Whitehot Magazine

SURROGATES at Kayne Griffin Corcoran

Huguette Caland, Bribes de corps, 1973. Oil on linen, 59 1/8 x 59 1/8 inches. All images courtesy of the gallery

SURROGATES: Huguette Caland, Kiki Kogelnik, Lynn Hershman Leeson

May 11 - July 6, 2019

Kayne Griffin Corcoran 


This last Mother’s Day weekend, we celebrated all the ways mothers make the world go ‘round and all the ways one can be a mother. “Surrogates,” a 3-artist exhibition held at Kayne Griffin Corcoran took the holiday a few steps further to break down, assemble and augment a variety of ways that women often are (essentially broken down and sometimes reassembled) while being used toward an end. This concept isn’t posed in a derogatory, or victimizing, manner but rather something more akin to a continuum of the major ideas explored during the1960s. Because of the unbridled love of technology and it’s effects, “the sixties are endless in peculiar ways: endless in that we are still dealing with its political and temporal agency,” Pamela M. Lee states in her book on the subject, Chronophobia.  The artists in the show: Huguette Caland, Kiki Kogelnik, and Lynn Hershman Leeson all have a different ways into this concept; some more  biological, some more personal, others more sociopolitical.  

Lynn Hershman Leeson, Come Here, 1987. Photo collage with gelatin silver print on paper, 16 x 11 inches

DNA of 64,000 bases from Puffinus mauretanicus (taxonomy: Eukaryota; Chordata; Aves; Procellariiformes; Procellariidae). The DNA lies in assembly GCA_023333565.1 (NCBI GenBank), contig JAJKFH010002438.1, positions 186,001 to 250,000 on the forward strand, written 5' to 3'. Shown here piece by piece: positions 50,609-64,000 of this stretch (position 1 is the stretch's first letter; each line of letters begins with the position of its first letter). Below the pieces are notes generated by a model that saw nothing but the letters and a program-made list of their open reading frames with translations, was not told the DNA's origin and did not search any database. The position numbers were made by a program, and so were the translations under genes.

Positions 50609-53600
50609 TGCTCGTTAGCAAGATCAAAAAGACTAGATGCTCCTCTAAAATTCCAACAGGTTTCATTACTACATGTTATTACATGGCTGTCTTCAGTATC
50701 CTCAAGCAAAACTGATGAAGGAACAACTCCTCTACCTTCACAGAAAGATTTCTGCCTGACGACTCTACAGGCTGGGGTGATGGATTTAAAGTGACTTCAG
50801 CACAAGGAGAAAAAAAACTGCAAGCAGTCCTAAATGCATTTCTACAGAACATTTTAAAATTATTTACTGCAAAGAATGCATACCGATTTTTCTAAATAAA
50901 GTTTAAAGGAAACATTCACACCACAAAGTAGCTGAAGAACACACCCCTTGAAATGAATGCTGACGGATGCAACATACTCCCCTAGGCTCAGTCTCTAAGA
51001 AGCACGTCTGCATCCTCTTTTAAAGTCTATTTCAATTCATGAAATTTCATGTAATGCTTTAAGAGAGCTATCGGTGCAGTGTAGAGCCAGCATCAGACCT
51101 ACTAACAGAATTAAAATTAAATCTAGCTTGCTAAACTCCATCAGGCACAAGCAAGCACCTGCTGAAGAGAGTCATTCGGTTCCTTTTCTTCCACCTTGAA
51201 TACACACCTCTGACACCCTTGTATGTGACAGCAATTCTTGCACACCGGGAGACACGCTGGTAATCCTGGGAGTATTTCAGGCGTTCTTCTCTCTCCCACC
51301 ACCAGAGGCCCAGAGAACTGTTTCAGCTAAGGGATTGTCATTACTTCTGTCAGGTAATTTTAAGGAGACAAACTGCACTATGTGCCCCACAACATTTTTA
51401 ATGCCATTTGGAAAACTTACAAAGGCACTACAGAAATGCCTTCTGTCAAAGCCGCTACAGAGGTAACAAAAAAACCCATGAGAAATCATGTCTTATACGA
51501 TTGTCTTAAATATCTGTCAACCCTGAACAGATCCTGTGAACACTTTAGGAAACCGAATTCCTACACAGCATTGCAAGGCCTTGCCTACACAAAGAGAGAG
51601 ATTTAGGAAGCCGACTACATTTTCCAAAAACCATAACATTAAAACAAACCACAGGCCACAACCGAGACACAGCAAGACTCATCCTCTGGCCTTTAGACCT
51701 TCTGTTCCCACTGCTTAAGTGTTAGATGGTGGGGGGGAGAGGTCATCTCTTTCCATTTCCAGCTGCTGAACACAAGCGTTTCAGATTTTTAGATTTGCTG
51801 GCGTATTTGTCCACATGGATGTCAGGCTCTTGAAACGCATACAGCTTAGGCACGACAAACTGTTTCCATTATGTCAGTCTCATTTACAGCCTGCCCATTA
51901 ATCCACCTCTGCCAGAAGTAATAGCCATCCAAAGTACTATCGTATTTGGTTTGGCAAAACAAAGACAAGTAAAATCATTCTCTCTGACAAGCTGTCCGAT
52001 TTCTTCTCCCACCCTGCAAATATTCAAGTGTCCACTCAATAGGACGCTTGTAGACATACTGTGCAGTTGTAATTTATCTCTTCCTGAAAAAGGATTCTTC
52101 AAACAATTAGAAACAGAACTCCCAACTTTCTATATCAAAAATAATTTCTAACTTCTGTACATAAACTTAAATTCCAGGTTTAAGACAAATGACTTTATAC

The most arguably immediate works in the show are prints by Lynn Hershman Leeson. They feature women conjoined with different pieces of technology and are punchy, quasi commercial  representations of the artists’s interest in the way persona can be constructed, multiplied, razed, and reanimated. The immediacy of her collaged imagery almost subterfuges how deeply involved and slow burning much of her process has been. In one of her experiments conducted in the 1970s, the artist made a new persona for herself named Roberta Bretimore and lived her to the fullest extent (wigs included). She additionally hired three other women to be Roberta to an equally committed degree. Nearing the conclusion of  the five years designated for this piece, Hershman Leeson withdrew while her hired clones continued on as Roberta. In the end, when all the Robertas were “exorcised,” all that was left were some documents and ephemera from their lives — leaving the audience with a number of questions, one of which recalls an adapted Ship of Theseus thought experiment. If over time, every aspect of the woman’s identity is replaced, is she the same woman? At which point did she (if she) become someone else? Is there really Identity in the first place? What is left of a person in the end? Is the human mind not a machine?

Lynn Hershman Leeson, Biological Clock 2, 1995. Gelatin silver print, 29 x 25 x 1 1/8 inches. Edition 4 of 8, AP (2)

Much like her pioneering in new media, which was essential in legitimizing the field, Hershman Leeson was an original in collage. She used the medium with sleek and attractive affect which is something one doesn’t really see pre-Photoshop. Looking at Plugged (1987, Chromogenic Print,24 x 20”, Edition 5 of 8),  we observe an attractive woman striking a pose with her male-plug legs next to the female-plug. The subject doesn’t seem to mind the state she’s in — and the subject in Biological Clock 2 (1995, Gelatin silver print, 23x18 7/8”)  is as matter-of-fact as possible as she’s merely a clock with legs. Hershman Leeson is showing us what happens in a one-dimensional society: people become one-dimensional (Marcuse).

Kiki Kogelnik, Really George, You Shouldn't Have, 1966. Oil and acrylic on canvas, 44 x 24 1/8 inches